NUS Medicine researchers can reprogramme cells to original state for regenerative medicine
Scientists from NUS Medicine have found a way to induce totipotency in embryonic cells that have already matured into pluripotency.
Protein injections in medicine
One day, medical compounds could be introduced into cells with the help of bacterial toxins.
Study reveals complementary medicine use remains hidden to conventional medicine providers
Research reveals that 1 in 3 complementary medicine (CM) users do not disclose their CM use to their medical providers, posing significant direct and indirect risks of adverse effects and harm due to unsafe concurrent use of CM and conventional medicine use.
Study of traditional medicine finds high use in Sub-Saharan Africa despite modern medicine
Researchers who have undertaken the first systematic review of into the use of traditional, complementary and alternative medicines (TCAM) in Sub-Saharan Africa found its use is significant and not just because of a lack of resources or access to 'conventional medicine'.
New techniques allow medicine to see the whole again
Medical diagnoses mostly focuses on resolving isolated issues. But, fixing one problem may create others and even invoke an overall health collapse.
Progress toward personalized medicine
A few little cells that are different from the rest can have a big effect.
CU School of Medicine's Kenneth Tyler article in New England Journal of Medicine
Kenneth Tyler, M.D., the Louise Baum Endowed Chair in Neurology at the University of Colorado School of Medicine, is author of a review article about acute viral encephalitis in the current issue of The New England Journal of Medicine.
An advance for precision medicine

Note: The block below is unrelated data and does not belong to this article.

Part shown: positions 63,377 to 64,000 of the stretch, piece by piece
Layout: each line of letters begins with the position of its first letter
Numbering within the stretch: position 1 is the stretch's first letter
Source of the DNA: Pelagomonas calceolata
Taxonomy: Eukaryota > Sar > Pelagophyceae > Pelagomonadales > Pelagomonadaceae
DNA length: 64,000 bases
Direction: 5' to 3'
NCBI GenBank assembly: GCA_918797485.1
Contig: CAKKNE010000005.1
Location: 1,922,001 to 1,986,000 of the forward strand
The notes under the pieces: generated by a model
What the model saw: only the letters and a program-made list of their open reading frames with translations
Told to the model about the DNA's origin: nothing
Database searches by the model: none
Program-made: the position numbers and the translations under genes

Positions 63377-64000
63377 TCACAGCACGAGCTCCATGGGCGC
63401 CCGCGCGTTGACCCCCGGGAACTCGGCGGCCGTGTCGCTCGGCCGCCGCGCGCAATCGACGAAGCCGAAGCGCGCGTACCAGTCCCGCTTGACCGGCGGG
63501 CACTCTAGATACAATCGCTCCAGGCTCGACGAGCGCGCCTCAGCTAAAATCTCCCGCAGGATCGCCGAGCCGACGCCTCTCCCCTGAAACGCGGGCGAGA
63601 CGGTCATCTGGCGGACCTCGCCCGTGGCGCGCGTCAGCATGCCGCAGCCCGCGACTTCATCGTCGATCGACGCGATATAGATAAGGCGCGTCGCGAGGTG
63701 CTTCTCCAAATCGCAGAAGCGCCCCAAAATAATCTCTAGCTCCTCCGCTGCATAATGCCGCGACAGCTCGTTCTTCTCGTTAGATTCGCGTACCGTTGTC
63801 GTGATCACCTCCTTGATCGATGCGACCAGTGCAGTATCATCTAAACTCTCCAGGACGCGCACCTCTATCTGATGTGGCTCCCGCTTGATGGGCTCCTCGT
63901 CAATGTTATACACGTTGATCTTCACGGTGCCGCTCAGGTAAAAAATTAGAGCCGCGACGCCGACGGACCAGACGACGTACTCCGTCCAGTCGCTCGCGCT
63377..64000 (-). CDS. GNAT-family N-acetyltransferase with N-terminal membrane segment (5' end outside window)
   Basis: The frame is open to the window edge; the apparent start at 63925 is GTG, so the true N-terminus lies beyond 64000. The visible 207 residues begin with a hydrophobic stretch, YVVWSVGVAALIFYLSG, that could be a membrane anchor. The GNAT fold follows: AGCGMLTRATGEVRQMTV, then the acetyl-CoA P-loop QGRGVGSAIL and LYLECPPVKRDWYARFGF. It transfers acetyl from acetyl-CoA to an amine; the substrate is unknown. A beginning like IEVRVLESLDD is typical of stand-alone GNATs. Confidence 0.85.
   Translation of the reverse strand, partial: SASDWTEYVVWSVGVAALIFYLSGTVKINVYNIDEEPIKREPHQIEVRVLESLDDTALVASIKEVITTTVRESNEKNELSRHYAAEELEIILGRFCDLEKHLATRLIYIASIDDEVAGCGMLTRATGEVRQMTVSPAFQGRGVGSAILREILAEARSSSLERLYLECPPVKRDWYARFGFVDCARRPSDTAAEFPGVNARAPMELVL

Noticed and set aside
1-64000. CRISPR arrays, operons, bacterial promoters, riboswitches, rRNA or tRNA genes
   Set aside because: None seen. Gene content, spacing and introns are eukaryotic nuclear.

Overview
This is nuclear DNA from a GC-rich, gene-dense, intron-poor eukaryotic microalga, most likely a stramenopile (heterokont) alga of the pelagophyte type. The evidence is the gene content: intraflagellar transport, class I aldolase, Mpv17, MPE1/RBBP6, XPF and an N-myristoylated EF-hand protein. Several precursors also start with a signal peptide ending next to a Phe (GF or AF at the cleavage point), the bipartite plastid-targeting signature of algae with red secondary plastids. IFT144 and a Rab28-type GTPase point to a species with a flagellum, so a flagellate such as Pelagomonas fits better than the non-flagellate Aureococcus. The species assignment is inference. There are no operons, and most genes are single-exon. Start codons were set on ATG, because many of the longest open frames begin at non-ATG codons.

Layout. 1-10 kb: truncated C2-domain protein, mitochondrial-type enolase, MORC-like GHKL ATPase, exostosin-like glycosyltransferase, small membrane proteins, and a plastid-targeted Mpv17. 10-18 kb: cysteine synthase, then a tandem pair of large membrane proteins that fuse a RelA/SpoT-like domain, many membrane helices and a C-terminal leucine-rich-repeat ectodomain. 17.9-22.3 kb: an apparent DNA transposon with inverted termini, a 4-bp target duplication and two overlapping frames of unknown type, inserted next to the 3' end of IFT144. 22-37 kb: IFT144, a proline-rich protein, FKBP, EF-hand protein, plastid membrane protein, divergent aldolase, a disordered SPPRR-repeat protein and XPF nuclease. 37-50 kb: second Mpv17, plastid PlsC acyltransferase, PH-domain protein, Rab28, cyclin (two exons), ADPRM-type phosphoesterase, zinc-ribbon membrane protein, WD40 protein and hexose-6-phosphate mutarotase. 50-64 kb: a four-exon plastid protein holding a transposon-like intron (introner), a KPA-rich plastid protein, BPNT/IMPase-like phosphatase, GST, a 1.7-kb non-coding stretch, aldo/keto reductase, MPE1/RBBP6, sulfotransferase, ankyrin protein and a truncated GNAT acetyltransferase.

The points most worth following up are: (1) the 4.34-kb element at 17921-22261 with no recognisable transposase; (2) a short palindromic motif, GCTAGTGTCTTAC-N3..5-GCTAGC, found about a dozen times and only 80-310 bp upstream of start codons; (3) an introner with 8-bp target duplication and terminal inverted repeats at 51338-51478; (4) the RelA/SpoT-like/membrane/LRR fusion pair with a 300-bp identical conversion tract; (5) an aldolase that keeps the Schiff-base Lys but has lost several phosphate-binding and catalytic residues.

Scientists have developed a method to quickly and efficiently recognize the subtypes of cells within the body for the first time.
More Medicine News and Medicine Current Events

Trending Science News

Current Coronavirus (COVID-19) News

Top Science Podcasts

We have hand picked the top science podcasts of 2020.
Now Playing: TED Radio Hour

Listen Again: Reinvention
Change is hard, but it's also an opportunity to discover and reimagine what you thought you knew. From our economy, to music, to even ourselves–this hour TED speakers explore the power of reinvention. Guests include OK Go lead singer Damian Kulash Jr., former college gymnastics coach Valorie Kondos Field, Stockton Mayor Michael Tubbs, and entrepreneur Nick Hanauer.
Now Playing: Science for the People

#562 Superbug to Bedside
By now we're all good and scared about antibiotic resistance, one of the many things coming to get us all. But there's good news, sort of. News antibiotics are coming out! How do they get tested? What does that kind of a trial look like and how does it happen? Host Bethany Brookeshire talks with Matt McCarthy, author of "Superbugs: The Race to Stop an Epidemic", about the ins and outs of testing a new antibiotic in the hospital.
Now Playing: Radiolab

Dispatch 6: Strange Times
Covid has disrupted the most basic routines of our days and nights. But in the middle of a conversation about how to fight the virus, we find a place impervious to the stalled plans and frenetic demands of the outside world. It's a very different kind of front line, where urgent work means moving slow, and time is marked out in tiny pre-planned steps. Then, on a walk through the woods, we consider how the tempo of our lives affects our minds and discover how the beats of biology shape our bodies. This episode was produced with help from Molly Webster and Tracie Hunte. Support Radiolab today at Radiolab.org/donate.